• F25D29/00Arrangement or mounting of control or safety devices
    • F25D29/001Arrangement or mounting of control or safety devices for cryogenic fluid systems
    • FMECHANICAL ENGINEERING; LIGHTING; HEATING; WEAPONS; BLASTING
    • F25REFRIGERATION OR COOLING; COMBINED HEATING AND REFRIGERATION SYSTEMS; HEAT PUMP SYSTEMS; MANUFACTURE OR STORAGE OF ICE; LIQUEFACTION SOLIDIFICATION OF GASES
    • F25DREFRIGERATORS; COLD ROOMS; ICE-BOXES; COOLING OR FREEZING APPARATUS NOT COVERED BY ANY OTHER SUBCLASS
    • F25D29/00Arrangement or mounting of control or safety devices
    • F25D29/003Arrangement or mounting of control or safety devices for movable devices
    • FMECHANICAL ENGINEERING; LIGHTING; HEATING; WEAPONS; BLASTING
    • F25REFRIGERATION OR COOLING; COMBINED HEATING AND REFRIGERATION SYSTEMS; HEAT PUMP SYSTEMS; MANUFACTURE OR STORAGE OF ICE; LIQUEFACTION SOLIDIFICATION OF GASES
    • F25DREFRIGERATORS; COLD ROOMS; ICE-BOXES; COOLING OR FREEZING APPARATUS NOT COVERED BY ANY OTHER SUBCLASS
    • F25D3/00Devices using other cold materials; Devices using cold-storage bodies
    • F25D3/10Devices using other cold materials; Devices using cold-storage bodies using liquefied gases, e.g. liquid air
    • F25D3/105Movable containers
    • YGENERAL TAGGING OF NEW TECHNOLOGICAL DEVELOPMENTS; GENERAL TAGGING OF CROSS-SECTIONAL TECHNOLOGIES SPANNING OVER SEVERAL SECTIONS OF THE IPC; TECHNICAL SUBJECTS COVERED BY FORMER USPC CROSS-REFERENCE ART COLLECTIONS [XRACs] AND DIGESTS
    • Y02TECHNOLOGIES OR APPLICATIONS FOR MITIGATION OR ADAPTATION AGAINST CLIMATE CHANGE
    • Y02TCLIMATE CHANGE MITIGATION TECHNOLOGIES RELATED TO TRANSPORTATION
    • Y02T10/00Road transport of goods or passengers
    • Y02T10/80Technologies aiming to reduce greenhouse gasses emissions common to all road transportation technologies
    • Y02T10/88Optimized components or subsystems, e.g. lighting, actively controlled glasses

Abstract

An apparatus to refrigerate the cargo space of delivery vehicles. It provides an environmentally friendly alternative to conventional mechanical a/c and refrigeration units. Cooling is provided by controlled evaporation of a liquefied gas such as CO2 or nitrogen. Defrost and heating requirements, if needed, are provided by hot engine coolant or by electric heaters powered from the vehicle electrical system. Airflow for the evaporator and for circulation in the temperature controlled space is provided by a blower which is mechanically or electrically driven from vehicle power. This invention can also be applied to multi-temperature control applications. The apparatus is compact and is particularly suited for small inner city delivery vehicles.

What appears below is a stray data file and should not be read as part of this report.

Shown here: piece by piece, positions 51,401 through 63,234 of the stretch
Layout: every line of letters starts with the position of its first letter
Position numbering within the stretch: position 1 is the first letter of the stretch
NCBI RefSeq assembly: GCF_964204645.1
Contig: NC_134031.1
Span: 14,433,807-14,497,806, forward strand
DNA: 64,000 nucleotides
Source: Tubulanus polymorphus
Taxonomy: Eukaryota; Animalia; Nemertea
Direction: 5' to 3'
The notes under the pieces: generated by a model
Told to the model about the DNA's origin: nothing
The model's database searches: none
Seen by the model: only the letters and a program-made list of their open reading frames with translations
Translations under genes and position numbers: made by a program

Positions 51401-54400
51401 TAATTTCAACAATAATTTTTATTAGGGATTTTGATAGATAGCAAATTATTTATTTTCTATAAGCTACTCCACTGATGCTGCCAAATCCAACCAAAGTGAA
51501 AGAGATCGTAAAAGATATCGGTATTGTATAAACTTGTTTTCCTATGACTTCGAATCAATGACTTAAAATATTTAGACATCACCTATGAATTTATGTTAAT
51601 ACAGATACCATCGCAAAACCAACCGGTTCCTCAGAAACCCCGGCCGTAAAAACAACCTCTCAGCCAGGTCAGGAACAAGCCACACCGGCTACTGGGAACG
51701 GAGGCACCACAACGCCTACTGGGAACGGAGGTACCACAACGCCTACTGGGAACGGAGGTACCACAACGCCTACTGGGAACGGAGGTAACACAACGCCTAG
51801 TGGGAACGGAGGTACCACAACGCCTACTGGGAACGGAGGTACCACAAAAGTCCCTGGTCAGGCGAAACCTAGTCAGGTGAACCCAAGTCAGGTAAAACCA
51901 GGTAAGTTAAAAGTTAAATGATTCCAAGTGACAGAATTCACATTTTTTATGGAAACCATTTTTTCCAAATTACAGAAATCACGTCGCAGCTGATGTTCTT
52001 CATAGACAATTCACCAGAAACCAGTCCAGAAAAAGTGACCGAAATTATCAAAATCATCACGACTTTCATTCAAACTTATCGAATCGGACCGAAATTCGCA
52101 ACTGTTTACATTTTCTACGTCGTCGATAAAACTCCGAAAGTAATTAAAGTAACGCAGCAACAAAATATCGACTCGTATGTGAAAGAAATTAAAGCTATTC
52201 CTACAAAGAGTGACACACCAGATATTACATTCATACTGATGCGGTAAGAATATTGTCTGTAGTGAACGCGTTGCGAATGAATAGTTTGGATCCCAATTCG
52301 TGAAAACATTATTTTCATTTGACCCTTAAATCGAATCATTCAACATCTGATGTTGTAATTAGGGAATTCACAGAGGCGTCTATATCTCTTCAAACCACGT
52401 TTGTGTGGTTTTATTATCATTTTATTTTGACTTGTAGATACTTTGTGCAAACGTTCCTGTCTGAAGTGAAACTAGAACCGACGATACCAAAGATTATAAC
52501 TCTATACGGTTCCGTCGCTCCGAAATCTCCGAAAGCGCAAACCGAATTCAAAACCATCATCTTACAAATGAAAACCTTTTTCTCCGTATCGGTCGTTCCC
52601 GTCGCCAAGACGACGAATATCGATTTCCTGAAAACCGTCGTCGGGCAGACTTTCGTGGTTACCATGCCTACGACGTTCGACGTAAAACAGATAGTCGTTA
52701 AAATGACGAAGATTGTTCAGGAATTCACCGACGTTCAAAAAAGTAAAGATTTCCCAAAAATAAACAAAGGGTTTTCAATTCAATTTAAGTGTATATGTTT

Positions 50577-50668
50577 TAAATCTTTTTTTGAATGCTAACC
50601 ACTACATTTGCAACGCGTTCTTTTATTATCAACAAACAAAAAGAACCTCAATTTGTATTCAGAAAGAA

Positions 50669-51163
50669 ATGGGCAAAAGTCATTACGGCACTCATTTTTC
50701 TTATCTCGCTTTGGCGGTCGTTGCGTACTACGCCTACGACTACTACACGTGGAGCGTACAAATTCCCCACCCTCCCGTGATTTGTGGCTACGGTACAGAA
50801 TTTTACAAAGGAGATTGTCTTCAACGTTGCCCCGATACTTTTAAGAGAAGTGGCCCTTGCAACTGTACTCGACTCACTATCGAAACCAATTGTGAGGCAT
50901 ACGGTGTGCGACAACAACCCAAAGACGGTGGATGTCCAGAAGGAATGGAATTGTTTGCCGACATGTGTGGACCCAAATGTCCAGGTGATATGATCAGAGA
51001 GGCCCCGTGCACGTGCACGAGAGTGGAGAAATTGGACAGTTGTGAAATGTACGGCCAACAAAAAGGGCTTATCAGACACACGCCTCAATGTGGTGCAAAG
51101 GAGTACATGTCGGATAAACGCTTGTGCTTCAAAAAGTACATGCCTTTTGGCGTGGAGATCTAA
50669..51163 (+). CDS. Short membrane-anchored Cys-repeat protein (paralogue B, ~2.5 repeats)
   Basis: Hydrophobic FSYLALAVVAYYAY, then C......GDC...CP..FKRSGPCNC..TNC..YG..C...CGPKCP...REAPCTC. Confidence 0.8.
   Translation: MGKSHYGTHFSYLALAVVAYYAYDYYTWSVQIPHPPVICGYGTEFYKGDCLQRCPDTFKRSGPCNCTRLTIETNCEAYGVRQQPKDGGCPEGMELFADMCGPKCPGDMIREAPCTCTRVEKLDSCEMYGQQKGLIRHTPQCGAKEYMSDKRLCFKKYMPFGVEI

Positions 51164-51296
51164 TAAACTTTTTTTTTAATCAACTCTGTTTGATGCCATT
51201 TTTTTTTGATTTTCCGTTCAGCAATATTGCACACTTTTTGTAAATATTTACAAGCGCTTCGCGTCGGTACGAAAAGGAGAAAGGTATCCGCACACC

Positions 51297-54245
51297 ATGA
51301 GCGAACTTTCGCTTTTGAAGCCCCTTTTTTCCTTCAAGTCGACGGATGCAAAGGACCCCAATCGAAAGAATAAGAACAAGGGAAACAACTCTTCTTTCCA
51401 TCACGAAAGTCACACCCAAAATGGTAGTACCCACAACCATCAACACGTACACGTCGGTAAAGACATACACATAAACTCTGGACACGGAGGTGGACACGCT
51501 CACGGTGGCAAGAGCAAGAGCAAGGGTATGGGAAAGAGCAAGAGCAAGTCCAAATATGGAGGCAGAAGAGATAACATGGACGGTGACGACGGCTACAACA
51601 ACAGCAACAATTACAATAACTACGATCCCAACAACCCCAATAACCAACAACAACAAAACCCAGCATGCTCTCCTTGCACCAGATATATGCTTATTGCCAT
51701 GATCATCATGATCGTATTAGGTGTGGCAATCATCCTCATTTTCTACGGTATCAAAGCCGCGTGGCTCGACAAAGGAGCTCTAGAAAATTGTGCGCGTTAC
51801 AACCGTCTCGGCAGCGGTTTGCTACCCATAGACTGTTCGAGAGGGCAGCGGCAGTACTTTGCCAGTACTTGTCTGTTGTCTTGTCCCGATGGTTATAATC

FIG. 1: The sketch shows an inner city delivery truck for which this invention is most suitable. Refrigerated goods are placed in roller cages that are designed to maximize cargo hauled by use of roller cages that extend to within 2 inches of the ceiling. The evaporator section of this invention is mounted at or near the front wall of the truck and is separated from the cargo by a vertical bulkhead. The conditioned air is delivered at the bottom of the truck to avoid top freeze of perishable cargo that is in close proximity to the ceiling.
FIG. 2: This shows the piping schematic and is similar to the invention described in U.S. Application Serial No. 60/238,929 (the '929 application) incorporated herein by reference. FIG. 2 shows the engine coolant coil located ahead of the CO2 coil in the direction of airflow. This prevents the coldest air from coming in contact with the engine coolant—in the cooling mode the air leaving the CO2 coil can be as low as −50° F. for frozen load applications and this may cause the engine coolant to start freezing. Arrangements must be made to circulate air between the two coils in defrost mode. One means to accomplish this is to place a damper at the outlet of the evaporator section and run the fans. The damper would be closed during defrost. Another method is to place the engine coolant coil on the discharge side of the CO2 coil and use a cut-out switch if the engine coolant temperature drops below a predetermined value. In this arrangement there is no need for the damper arrangement as the heat will rise to melt any frost on the CO2 coil. If electric heat is used for defrost and heating freezing of the engine coolant is not a concern and the heaters can be fastened to the discharge side of the CO2 coil. An electric stand-by mode can be provided to power the system for cooling, heating and defrost when the vehicle is parked with the engine off. A plug-in electrical cable can provide the power needed for the controls, the fans and for heating and defrost. The figure shows the electric heaters attached on the discharge side of the CO2 coil.